While house prices are expected to increase once the Brexit uncertainty has lifted and a deal has been agreed, a no-deal could see house prices fall.
While house prices are expected to increase once the Brexit uncertainty has lifted and a deal has been agreed, a no-deal could see house prices fall by around 6% in 2020, with a drop of 10-20% not out of the question if the market reacts stronger than anticipated, according to new KPMG UK research.
Under a deal scenario, which assumes Brexit is resolved smoothly, little change in house prices is likely to be seen this year. Nationally, the analysis forecasts the overall pace of house price growth to then accelerate to 1.3% in 2020. The North West is expected to see the fastest growth in 2019 (1.6%), while Yorkshire and the Humber takes the lead in 2020 (2.4%). Meanwhile, house prices in London will continue to fall in 2019 and 2020, with the sharpest drop of 4.7% expected this year.
However, the research finds the initial impact of a no-deal on the property market could see a house price decline across every region in 2020, with the sharpest fall (7.5%) seen in Northern Ireland, followed by London (7.0%).
Yael Selfin, Chief Economist at KPMG UK, commented: “The housing market has been stuck in the slow lane since 2016 – with the changes to stamp duty and the uncertainties of Brexit putting the market on the back foot.
“As our forecasts show, a no-deal Brexit will see house prices decline significantly across the UK in 2020 by an average of 6.2%, with more severe falls of around 10-20% also possible if we look at historic precedents.”
Brexit impact on average house prices
According to the analysis, the average house price in 2020 is expected to be lower under a no-deal Brexit across all UK regions. In the case of London, it finds that if Brexit goes smoothly, an average property will cost £453,000 but in the event of a no-deal, this would drop to £422,000 – while the rest of the regions would see a smaller difference.
Table: Average UK house prices by end of 2020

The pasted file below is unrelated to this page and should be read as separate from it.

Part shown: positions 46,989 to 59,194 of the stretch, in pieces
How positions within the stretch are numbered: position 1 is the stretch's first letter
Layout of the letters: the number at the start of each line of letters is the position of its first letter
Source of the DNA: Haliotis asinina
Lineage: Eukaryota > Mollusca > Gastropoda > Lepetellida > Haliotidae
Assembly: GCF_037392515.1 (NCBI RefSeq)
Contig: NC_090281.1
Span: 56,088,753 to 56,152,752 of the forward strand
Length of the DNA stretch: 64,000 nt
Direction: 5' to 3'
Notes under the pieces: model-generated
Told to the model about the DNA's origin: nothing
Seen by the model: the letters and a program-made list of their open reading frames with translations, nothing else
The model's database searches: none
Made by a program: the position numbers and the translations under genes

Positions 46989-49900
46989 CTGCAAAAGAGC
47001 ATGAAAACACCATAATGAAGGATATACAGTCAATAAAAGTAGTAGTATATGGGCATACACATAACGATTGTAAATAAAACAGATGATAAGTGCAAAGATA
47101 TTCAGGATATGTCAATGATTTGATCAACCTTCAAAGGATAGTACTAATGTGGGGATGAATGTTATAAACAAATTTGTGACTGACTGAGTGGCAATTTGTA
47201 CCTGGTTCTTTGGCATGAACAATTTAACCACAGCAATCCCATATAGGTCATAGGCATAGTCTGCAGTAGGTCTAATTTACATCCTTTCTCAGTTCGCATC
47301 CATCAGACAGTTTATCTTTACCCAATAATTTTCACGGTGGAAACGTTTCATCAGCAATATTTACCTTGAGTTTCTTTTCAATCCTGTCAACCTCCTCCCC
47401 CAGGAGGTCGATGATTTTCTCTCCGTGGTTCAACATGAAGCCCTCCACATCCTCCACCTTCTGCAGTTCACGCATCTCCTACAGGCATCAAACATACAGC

|East of England||296,000||269,000|
|Yorkshire and the Humber||164,000||150,000|
Jan Crosby, UK Head of Housing at KPMG, commented: “While a no-deal could dent property values in the short-term, it doesn’t detract from the fundamental factor driving the market – the lack of regional housing supply.
“Sales volumes will likely fall much more than prices - making government housing delivery targets impossible to achieve and slowing new building across the sector.
“Also, the level of leverage in the housebuilding sector is much lower - meaning that volume housebuilders will be under less pressure to materially reduce prices, which helped to create the downward spiral of prices in the global financial crisis.”
Yael Selfin, Chief Economist at KPMG UK, concluded: “Looking ahead to 2020, it promises to be a delicate year for the housing market. Even if Brexit can be resolved relatively smoothly, the travails of the global economy will impact growth in the UK, making prospects for house prices relatively subdued.
“A potential upside for the housing market could come from current government plans to change stamp duty such as shifting the burden from the buyer to the seller, which if delivered in time for the Autumn Statement, could lead to a potential increase in demand from buyers, providing a short-term boost to the housing market.”
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About the research
The forecasts were produced by KPMG using a suite of external and in-house models capturing the main inter-relationships in the UK and world economy. As with all forecasts, these are subject to considerable uncertainty and the outturn may differ significantly. For more details, please see the full “Economic Outlook” at: www.kpmg.com/uk/economicoutlook
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